MOOCs for teacher professional development: Moving beyond the cascade method

40 minute session)

Mr Dan Wagner and Mr Mike Trucano | Presentation (PDF)

International Literacy Institute and University of Pennsylvania

 

Description:

The recent rise of Massive Open Online Courses (MOOCs) has generated significant media attention for their potential to disrupt the traditional modes of education through ease of access and free or low-cost content delivery. 

The popularity for MOOCs is borne out through increasing demand for post-secondary enrolment, predicted to increase from 150 million students in 2009 to 250 million students in 2025. MOOCs have a distinct advantage in that they use technology to scale and are able to provide education to many more individuals, more quickly, than traditional brick-and-mortar institutions. Not only do MOOCs hold out the prospect of greatly expanding capacity to meet the growing demand worldwide, but they also offer the potential of enabling access to high quality education by all persons regardless of socio-economic status, even in the most impoverished and under-served regions of the world. 

In the present Symposium, the problem of how to improve teacher professional development (TPD) will be specifically addressed. Until recently, TPD has primarily depended on the 'cascade method' whereby a cadre of well-trained teachers spend time teaching other teachers who may in turn teach other teachers. In this method, the wisdom and experience of the best-trained teachers is shared across time, settings and contexts to others. New ICTs – and especially MOOCs – have an opportunity to 'flatten' this cascade by offer more direct contact between expertise and the recipients, if they have access to the Internet. Of course, the 'if' is a major challenge. In this Symposium, the concern is less about access to technology than to the issues of how and when to utilize MOOCs in an age where mobile technologies are rapidly increasing.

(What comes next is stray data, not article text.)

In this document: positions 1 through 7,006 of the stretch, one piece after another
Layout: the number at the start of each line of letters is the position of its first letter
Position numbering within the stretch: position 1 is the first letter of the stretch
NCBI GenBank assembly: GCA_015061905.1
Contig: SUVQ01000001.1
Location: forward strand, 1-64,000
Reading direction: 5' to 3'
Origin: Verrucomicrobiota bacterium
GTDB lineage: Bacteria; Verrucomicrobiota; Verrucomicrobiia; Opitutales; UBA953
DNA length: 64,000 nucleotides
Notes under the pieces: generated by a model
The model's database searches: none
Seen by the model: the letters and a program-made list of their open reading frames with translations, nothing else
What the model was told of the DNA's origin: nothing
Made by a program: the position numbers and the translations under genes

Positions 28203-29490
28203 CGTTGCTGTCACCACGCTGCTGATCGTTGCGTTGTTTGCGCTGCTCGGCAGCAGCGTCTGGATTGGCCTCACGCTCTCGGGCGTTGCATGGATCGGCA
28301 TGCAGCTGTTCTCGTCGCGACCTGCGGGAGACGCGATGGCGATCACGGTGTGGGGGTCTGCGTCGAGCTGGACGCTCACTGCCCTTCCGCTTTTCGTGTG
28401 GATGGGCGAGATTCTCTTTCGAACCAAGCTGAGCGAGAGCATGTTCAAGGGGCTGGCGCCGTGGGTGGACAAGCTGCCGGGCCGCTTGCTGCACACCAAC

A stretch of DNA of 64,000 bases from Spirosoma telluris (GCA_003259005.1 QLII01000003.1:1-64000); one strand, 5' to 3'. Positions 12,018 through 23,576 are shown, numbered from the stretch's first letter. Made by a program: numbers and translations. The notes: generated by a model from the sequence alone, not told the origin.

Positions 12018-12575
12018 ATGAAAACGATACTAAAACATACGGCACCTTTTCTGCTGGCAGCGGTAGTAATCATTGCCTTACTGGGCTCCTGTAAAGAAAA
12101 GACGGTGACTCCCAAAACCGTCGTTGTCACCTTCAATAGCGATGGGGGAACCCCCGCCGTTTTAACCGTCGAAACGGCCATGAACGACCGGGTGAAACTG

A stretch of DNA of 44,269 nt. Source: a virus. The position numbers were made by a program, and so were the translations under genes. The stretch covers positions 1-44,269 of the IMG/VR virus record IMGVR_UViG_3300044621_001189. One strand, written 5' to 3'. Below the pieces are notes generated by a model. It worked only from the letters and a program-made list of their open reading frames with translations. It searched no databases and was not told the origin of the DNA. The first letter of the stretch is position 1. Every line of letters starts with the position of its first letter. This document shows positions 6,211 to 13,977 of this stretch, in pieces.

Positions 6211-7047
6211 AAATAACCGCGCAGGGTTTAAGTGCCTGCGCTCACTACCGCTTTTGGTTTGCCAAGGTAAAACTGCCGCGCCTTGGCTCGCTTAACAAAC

Biography:


Dan Wagner is the UNESCO Chair in Learning and Literacy, and professor of education at the University of Pennsylvania. He is director of the International Literacy Institute, co-founded by UNESCO and the University of Pennsylvania (www.literacy.org); he is director of Penn’s International Educational Development Program (IEDP) in graduate study. After an undergraduate degree in Engineering at Cornell University and voluntary service in the Peace Corps (Morocco), he received his Ph.D. in Psychology at the University of Michigan, was a two-year postdoctoral fellow at Harvard University, a visiting fellow (twice) at the International Institute of Education Planning in Paris, a visiting professor at the University of Geneva (Switzerland) and a Fulbright Scholar at the University of Paris. Mr Wagner has extensive experience in national and international educational issues and has served as an advisor to UNESCO, UNICEF, World Bank, USAID, Department for International Development (DFID) and others on international development issues. He is a fellow of the American Psychological Association, the American Anthropological Association and the American Educational Research Association. His most recent multi-year projects have been in India, South Africa and Morocco. He has served as Chair of the Brookings Global Research Task Force on Learning.

Mike Trucano is a Senior ICT & Education Specialist in the Human Development Network (HDNED) at the World Bank.

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